Hepatitis Research Program

 
Remigio M. Olveda, MD
Research Program Leader

TECHNICAL
GROUP MEMBERS

Gemiliano Aligui, MD, MPH,  PhD
Albert Anduyon
Florencio C. Dizon, MD
Cynthia Miguel, MSc
Rebecca Notorio, B.Sc.
Fe Amor Vinculado, B.Sc.


In 1983, the Hepatitis Study Group at RITM, in collaboration with the Liver Study Group at the UP-PGH was established with the main thrust of conducting research on hepatotrophic viruses, especially the hepatitis B and C viruses. Utilizing tools in molecular biology, molecular epidemiology, immunology and socio-behavioral sciences, the program’s objectives are directed towards better understanding of the extent of hepatitis problem in the Philippines and the development of cost-effective measures for the control of viral hepatitis as well as the containment of many chronic liver disease sequelae associated with the infection.

Hepatitis B virus infection continues to be a public health problem in the Philippines. The need to suppress the spread of this highly contagious disease is one of the primary concerns of the Department of Health. Since 1980, the DOH has been promoting Hepatitis B surveillance and control programs, which include mass immunization, health education and information, and screening of blood and blood products for transfusion. Due to the rising cost of imported diagnostic kits to screen blood for the different hepatitis B markers, the need to produce the reagent was conceptualized. 

acute respiratory infections

Hepatitis


Acute Respiratory Infections
Dengue
Diarrheal Diseases
Filariasis
Filovirus
HIV/AIDS
Malaria
Rabies
Schistosomiasis
Tuberculosis
Leprosy


Through the joint effort of the UP-PGH Liver Study Group, RITM and the Philippine National Red Cross (PNRC) for constant supply of hepatitis contaminated human plasma for research and development, the production of local reagents for Hepatitis B diagnosis was initiated. The transfer and establishment of the technology for the purification of native HBs antigens from human blood was made possible through the cooperation of the Japan International Cooperation Agency (JICA), the Philippine Council for Health Research and Development (PCHRD) and the World Health Organization (WHO).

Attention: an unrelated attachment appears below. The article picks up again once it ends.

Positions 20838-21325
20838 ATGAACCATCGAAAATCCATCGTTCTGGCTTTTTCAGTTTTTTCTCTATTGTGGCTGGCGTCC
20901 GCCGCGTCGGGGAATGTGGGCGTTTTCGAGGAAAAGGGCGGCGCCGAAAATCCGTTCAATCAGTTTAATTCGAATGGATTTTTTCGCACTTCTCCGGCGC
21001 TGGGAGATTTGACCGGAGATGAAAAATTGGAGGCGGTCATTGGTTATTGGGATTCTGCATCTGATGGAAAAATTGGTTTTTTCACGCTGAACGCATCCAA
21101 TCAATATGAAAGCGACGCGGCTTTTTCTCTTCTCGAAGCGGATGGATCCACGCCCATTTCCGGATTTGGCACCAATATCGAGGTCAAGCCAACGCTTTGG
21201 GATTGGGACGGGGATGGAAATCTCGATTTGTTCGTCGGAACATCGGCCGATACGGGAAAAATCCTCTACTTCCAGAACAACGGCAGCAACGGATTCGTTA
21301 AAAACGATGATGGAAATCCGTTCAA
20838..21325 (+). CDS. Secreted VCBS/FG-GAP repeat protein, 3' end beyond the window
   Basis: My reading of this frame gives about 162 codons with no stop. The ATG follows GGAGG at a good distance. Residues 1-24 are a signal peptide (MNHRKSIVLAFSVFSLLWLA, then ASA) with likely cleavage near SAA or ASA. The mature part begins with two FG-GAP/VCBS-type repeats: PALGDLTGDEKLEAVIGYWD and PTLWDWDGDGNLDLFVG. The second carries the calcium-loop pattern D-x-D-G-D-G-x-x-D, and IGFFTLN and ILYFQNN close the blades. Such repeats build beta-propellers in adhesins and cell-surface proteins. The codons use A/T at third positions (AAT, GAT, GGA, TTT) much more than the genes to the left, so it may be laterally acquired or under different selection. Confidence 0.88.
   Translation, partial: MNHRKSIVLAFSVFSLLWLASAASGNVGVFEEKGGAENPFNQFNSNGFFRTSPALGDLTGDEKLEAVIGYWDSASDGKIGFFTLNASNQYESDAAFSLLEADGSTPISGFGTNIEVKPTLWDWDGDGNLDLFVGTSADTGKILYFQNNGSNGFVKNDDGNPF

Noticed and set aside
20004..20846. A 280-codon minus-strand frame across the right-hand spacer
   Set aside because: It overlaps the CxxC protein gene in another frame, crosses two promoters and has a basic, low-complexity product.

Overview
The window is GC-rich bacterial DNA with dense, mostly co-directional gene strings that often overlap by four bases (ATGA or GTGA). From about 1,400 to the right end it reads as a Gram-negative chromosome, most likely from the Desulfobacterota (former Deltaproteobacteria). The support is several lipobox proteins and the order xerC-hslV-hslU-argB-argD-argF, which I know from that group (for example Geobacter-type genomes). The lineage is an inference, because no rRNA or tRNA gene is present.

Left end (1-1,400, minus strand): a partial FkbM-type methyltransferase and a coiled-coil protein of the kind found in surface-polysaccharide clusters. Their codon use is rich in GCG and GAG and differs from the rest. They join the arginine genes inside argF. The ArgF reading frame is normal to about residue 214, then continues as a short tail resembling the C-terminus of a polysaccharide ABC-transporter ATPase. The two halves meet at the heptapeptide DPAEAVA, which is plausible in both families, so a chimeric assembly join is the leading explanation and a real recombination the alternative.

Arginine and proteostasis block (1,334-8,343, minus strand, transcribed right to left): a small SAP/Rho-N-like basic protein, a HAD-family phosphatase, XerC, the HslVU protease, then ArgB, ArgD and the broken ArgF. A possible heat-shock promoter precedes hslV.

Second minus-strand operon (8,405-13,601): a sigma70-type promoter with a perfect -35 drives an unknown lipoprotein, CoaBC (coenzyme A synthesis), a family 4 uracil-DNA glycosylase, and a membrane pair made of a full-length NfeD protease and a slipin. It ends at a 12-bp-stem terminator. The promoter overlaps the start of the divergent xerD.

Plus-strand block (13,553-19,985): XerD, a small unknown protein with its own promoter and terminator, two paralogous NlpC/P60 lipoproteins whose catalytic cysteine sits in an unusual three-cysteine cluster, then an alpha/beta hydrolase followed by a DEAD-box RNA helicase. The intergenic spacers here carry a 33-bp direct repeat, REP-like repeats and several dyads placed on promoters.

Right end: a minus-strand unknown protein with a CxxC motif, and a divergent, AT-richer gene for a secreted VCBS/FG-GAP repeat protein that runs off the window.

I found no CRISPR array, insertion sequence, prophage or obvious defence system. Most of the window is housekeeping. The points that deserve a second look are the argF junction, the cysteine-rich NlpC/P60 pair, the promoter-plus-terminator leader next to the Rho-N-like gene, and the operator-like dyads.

The hepatitis laboratory at RITM has been successful in developing diagnostic kits from purified HBs antigens and antibodies. These were used in detecting HBsAg using RPHA (reverse passive hemagglutination assay), anti-HBs using PHA (passive hemagglutination assay) and anti-HBc using HI (hemagglutination inhibition) tests. However, enzymeimmunoassays (EIAs) have been shown to surpass these diagnostic methods in terms of sensitivity and specificity. Recently, under a PCHRD grant the group embarked on developing a ‘dip-stick’-based enzyme immunoassay that will meet the need for simple, rapid and sensitive method for detecting HBsAg and anti-HBs in serum or plasma. While there is considerable benefit in purifying native HBsAg from rejected blood donors, the same is not true for the core antigen (HBc) because of the latter’s very small yield. The program now attempts to generate sufficient amount of recombinant core antigen from HBV DNA isolate to develop the test kit for anti-HBc.

Community-based studies on Hepatitis B were started in 1987. In a double-blind randomized controlled trial, the protective effect against the hepatitis B surface antigen carrier-state of a one-dose HBV immunization was compared with the standard three-dose regimen. This study on the immunogenicity and efficacy of the Hepatitis B vaccine among Filipino infants was done to assess possible implication, for optimal use, of the vaccine in the expanded program for immunization (EPI). Several studies were also initiated, namely: 1) The detection and direct sequencing of Hepatitis B virus (HBV) genome in human sera by DNA amplification techniques; 2) Distribution of HBV subtypes and genotypes and identification of vaccine and immunodiagnostic escape variants; and 3) The molecular virological aspects and clinical spectrum of Hepatitis C in the Philippines.

The program will thus continue to support the production and development of improved immuno-diagnostic kits for Hepatitis B. Future directions of the program will include: 1) Sero-epidemiology of Hepatitis E virus and other hepatothropic viruses; 2) production of structural and non-structural HCV protein by recombinant DNA technology; 3) In-situ hybridization technique of HBsAg among hepatocellular carcinoma cases; 4) purification of HBsAg for use in the immuno-histochemistry to detect antigen in tissues; and 5) characterization of HBV vaccine escape mutants and their incorporation in vaccines.